In economics, the Laffer curve illustrates a theoretical relationship between rates of taxation and the resulting levels of the government's tax revenue. The Laffer curve assumes that no tax revenue is raised at the extreme tax rates of 0% and 100%, meaning that there is a tax rate between 0% and 100% that maximizes government tax revenue.
The shape of the curve is a function of taxable income elasticity—i.e., taxable income changes in response to changes in the rate of taxation. As popularized by supply-side economist Arthur Laffer, the curve is typically represented as a graph that starts at 0% tax with zero revenue, rises to a maximum rate of revenue at an intermediate rate of taxation, and then falls again to zero revenue at a 100% tax rate. However, the shape of the curve is uncertain and disputed among economists.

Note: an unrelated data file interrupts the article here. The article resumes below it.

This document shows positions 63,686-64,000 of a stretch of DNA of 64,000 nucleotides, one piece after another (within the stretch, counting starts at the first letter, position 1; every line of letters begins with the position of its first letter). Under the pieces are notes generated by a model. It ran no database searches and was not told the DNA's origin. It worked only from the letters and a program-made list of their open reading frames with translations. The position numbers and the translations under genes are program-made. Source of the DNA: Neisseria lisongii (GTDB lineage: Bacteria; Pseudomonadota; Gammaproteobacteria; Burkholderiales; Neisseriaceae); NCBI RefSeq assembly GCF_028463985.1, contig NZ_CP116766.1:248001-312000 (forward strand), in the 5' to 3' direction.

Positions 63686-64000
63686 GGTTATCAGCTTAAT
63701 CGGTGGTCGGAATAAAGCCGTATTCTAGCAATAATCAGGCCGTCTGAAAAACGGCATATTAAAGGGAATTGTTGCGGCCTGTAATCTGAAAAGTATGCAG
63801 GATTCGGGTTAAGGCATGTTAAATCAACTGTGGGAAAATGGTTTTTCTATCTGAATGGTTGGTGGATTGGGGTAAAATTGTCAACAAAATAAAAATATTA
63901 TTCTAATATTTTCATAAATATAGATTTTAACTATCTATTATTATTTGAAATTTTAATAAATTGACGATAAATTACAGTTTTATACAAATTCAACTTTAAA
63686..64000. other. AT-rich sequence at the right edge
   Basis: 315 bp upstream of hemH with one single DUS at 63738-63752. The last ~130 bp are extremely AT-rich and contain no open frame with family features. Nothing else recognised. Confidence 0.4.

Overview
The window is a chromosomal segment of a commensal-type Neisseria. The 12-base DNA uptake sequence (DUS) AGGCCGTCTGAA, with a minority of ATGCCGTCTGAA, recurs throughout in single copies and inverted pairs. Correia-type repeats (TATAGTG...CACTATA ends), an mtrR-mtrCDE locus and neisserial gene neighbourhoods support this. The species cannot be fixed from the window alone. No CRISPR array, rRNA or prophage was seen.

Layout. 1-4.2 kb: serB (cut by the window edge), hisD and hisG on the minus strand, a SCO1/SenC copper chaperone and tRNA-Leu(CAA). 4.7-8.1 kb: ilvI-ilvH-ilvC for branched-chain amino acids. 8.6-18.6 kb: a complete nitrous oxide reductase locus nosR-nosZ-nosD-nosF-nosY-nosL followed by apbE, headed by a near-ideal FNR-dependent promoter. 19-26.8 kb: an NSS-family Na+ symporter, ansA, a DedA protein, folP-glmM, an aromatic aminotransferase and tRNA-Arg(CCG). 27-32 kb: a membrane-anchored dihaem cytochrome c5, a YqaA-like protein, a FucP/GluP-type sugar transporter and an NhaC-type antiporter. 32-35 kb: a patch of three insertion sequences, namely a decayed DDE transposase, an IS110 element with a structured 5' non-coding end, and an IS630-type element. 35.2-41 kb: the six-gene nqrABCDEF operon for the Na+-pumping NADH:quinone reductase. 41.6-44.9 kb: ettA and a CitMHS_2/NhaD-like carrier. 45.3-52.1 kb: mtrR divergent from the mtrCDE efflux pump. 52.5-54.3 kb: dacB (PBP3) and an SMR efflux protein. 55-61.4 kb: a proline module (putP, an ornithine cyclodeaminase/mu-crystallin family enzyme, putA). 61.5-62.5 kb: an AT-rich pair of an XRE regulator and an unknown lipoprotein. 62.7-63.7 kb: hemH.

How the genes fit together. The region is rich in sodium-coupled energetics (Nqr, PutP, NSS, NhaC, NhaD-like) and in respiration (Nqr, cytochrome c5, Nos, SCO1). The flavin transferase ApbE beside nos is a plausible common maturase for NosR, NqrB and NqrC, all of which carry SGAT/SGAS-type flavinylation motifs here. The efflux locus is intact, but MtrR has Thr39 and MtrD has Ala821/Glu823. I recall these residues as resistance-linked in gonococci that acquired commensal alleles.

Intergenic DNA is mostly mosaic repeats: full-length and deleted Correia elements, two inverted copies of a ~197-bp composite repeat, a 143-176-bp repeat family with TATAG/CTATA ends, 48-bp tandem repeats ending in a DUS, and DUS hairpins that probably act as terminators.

One implication of the Laffer curve is that increasing tax rates beyond a certain point is counter-productive for raising further tax revenue. Particularly in